3. Virginia says:

    When I finished reading your post I started humming the “Alleluia” chorus. It is profoundly helpful and inspirational. My husband and I are navigating similar waters for our son (first 18 months in a Romanian orphanage). We finally understand that we are the experts in who he is, what he needs, etc.. We are finally taking the lead at school. This time around we are using the wisdom of our experience (and research) and the insight of the right professionals in designing his IEP for the 8th grade. A wise and dear friend told me long ago that “having children is the biggest developmental step of YOUR life, not theirs”. I’m beginning to get it.

  4. Virginia says:

    cont. from above post – I’m learning (and Jack’s post reinforces it) that collaboration doesn’t work in this kind of situation. Therapists, teachers MSWs, school admin, lunch workers, guidance, SPED all need to know what I know about my kid and not dismiss what I know as “not too vital to the situation”. What works is leadership, my leadership in leading the right people in the direction I want them to go. I need to repeat this to myself daily. Bless my son. He teaches me more about myself than anyone else. Thank goodness I love to learn 🙂

  5. Jane says:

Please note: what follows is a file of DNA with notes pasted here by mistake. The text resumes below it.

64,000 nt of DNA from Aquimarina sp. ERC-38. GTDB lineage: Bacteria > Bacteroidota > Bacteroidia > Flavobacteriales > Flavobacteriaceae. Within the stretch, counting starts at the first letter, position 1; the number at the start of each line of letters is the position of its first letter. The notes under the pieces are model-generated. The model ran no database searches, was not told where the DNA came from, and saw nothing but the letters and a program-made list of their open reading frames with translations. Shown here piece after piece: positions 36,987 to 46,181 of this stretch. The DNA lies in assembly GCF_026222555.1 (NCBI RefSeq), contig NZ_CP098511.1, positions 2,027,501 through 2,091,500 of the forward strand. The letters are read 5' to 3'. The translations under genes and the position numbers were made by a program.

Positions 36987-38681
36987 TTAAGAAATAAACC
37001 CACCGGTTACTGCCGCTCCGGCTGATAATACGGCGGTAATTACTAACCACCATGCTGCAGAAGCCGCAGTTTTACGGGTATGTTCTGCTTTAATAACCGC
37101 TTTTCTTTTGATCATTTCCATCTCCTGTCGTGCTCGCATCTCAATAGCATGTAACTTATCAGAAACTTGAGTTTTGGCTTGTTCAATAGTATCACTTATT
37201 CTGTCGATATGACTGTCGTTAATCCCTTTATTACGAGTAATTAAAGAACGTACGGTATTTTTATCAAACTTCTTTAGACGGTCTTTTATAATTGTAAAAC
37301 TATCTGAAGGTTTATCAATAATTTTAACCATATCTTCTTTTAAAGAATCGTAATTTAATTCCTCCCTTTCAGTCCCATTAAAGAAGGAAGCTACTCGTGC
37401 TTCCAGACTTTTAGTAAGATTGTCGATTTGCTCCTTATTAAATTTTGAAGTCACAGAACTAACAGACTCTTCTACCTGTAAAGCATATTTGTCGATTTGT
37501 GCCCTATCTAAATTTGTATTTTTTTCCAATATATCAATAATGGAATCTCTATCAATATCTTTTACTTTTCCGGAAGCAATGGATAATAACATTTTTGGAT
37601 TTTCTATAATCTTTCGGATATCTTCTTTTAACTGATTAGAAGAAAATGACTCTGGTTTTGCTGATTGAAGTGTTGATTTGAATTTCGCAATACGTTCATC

As a participant in the CSE meeting that day, I can assure all of you that this district’s CSE always takes into account the long term ramifications of their decisions. Chairpeople in this district are not on the side of the parent, on the side of the schools, or the district for that matter. As all chairpeople should be, the Chairs from this district are on the side of the students and make decisions based on what is in the best interest of the children. They take into account the data and information provided from each member of the meeting, regardless of tactics strategies, personal agendas, or advocates that are thrown into the mix in a meeting. That day there was a consensus from all present that the student had the ability to perform in a district setting. Furthermore there were compelling arguments from each participant that showed a direct correlation between the student’s history and his difficulties. With the evidence presented and the reports from those who have worked with this student inside and outside of school, including his guardian, it is most likely the decision would have been the same with or without a high priced advocate.